How to Buy the Right Wine Glasses
TALL OR SHORT, wide bowl or narrow bowl—buying the right wine glasses to fit your cellar can be difficult. Lisa Euwer, a sommelier and manager at Foxcroft Wine Co., picks four glasses that will give you the proper pour for nearly any bottle.
Heavy Reds (pictured above left)
When sipping full-bodied reds, you can get an aroma without much effort. These glasses have a wide bowl for swirling the wine, which helps release those aromas, but don’t need to taper in at the top to trap them inside.
Fill With: Bordeaux, syrah, cabernet, tempranillo
Lighter Reds (pictured above right)
With red wines such as pinot noir, an appropriate glass can help bring out the wine’s subtle flavors. These glasses, with a tulip-shaped bowl, keep those more delicate notes inside the glass, while still allowing the wine to breathe.
Fill With: Burgundy, pinot noir
Whites (pictured below left)
Although there are many glasses to choose from for white wines, to save space, you can buy a utility white wine glass, such as the one pictured here. This glass works best with non-oaked wines, favoring fruity and floral notes—called the “bouquet” to wine enthusiasts. If you drink heavily oaked whites, Euwer suggests buying a separate set of chardonnay glasses, which have a wider bowl to help bring out subtler aromas and open up the wine.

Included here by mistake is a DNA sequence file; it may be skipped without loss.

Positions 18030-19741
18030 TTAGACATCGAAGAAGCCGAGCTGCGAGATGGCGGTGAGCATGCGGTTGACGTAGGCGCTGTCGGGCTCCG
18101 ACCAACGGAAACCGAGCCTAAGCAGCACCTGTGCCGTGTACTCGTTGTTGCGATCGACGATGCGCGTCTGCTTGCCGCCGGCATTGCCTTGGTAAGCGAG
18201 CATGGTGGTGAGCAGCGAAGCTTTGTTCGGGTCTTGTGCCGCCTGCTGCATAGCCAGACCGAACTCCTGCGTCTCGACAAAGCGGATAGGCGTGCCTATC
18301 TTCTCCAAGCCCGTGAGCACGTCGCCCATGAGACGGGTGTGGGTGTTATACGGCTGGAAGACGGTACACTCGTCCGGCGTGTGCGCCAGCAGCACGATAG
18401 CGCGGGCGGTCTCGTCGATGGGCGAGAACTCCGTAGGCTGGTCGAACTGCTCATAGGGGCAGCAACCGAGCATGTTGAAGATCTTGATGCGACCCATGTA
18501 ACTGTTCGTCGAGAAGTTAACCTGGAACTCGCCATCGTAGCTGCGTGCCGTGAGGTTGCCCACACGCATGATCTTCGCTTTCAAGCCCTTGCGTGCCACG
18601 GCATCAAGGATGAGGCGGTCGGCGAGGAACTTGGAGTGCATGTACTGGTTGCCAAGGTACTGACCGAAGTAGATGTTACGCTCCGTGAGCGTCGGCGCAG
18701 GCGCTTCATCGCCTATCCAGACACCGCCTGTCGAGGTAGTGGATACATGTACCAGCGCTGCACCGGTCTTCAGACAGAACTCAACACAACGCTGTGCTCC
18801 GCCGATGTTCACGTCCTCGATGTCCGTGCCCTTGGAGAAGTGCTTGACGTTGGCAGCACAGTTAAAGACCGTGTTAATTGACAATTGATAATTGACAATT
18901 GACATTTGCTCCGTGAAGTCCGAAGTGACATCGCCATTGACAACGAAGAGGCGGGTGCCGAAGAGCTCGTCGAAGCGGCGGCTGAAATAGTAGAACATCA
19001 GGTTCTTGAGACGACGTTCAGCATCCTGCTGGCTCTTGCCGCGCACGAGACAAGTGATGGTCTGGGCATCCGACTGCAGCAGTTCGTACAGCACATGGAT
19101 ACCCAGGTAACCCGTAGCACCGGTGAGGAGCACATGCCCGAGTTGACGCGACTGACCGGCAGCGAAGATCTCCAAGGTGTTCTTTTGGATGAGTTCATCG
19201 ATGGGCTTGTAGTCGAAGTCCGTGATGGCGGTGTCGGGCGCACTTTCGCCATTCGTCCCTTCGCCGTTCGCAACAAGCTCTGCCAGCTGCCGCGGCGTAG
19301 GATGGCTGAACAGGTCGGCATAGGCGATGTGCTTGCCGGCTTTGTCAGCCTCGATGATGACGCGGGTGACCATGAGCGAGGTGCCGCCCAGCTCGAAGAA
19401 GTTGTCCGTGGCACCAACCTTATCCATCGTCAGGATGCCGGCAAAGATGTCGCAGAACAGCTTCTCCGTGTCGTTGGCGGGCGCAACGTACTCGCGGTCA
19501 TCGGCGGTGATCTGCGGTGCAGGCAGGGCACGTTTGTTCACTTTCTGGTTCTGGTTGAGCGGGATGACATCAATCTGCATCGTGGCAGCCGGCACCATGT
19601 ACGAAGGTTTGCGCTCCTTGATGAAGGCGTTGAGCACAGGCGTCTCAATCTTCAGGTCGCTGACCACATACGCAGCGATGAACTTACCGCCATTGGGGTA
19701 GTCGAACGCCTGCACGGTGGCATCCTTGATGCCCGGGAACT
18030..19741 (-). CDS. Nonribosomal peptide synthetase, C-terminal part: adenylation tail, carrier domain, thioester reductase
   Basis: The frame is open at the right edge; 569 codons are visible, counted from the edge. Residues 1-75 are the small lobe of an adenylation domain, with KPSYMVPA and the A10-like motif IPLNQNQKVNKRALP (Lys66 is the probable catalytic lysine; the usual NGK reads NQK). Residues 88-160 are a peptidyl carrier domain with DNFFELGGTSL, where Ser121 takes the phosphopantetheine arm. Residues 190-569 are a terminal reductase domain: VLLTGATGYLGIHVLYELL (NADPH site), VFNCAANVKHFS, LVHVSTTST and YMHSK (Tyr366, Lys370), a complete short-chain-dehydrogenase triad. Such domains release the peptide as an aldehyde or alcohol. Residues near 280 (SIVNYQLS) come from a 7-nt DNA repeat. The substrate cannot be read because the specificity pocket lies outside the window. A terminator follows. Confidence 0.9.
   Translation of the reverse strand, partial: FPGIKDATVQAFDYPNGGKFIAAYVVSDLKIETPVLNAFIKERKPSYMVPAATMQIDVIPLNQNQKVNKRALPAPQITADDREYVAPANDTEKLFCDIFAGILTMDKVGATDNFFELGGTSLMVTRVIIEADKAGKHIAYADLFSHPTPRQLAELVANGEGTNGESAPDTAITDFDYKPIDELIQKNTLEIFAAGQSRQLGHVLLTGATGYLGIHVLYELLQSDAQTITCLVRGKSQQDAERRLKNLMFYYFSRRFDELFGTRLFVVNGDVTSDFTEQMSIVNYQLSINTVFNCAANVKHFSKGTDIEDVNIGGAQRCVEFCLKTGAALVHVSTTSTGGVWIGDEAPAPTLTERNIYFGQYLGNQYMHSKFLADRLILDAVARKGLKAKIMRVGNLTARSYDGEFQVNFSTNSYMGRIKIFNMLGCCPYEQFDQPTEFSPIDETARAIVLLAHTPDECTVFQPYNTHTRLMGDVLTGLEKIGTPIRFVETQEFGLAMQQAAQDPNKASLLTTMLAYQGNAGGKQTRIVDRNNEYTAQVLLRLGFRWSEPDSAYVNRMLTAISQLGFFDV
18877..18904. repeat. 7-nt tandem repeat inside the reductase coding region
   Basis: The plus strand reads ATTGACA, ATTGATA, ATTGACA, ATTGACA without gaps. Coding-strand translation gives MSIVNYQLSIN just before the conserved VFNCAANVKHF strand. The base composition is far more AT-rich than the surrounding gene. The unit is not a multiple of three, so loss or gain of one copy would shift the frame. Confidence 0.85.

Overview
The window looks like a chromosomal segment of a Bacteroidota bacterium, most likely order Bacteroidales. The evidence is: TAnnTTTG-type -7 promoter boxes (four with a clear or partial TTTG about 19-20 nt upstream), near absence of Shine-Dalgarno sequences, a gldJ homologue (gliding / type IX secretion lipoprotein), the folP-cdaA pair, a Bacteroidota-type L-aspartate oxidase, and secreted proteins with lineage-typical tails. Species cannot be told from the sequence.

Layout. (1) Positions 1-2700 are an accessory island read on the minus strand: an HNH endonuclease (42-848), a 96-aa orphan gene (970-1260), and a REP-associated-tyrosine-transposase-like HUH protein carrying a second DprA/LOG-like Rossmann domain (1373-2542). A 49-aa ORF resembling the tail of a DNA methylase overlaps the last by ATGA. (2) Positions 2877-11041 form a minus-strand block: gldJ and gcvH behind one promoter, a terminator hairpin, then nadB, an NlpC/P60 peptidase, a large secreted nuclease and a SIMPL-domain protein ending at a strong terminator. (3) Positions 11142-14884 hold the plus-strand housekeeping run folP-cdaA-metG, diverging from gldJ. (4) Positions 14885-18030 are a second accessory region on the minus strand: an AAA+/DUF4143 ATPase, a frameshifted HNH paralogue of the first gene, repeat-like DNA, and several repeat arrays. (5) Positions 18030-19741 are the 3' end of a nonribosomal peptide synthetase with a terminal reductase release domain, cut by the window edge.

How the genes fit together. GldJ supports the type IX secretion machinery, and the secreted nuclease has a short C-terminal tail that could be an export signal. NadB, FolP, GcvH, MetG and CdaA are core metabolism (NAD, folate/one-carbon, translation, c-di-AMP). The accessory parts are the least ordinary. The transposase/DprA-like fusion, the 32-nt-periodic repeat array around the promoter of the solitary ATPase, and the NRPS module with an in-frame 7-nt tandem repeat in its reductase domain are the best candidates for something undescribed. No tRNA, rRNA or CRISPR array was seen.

Fill With: Riesling, pinot grigio
Champagne (pictured below right)
Euwer says some sommeliers are pushing toward using a more standard white glass to get a better sense of the flavors in high-end Champagne. The original purpose of this glass, though, is to keep the your bubblies from going flat. We’d still recommend keeping classic Champagne glasses in your curio—for both their beauty and ease
Fill With: Sparkling wine
Glasses provided by Riedel.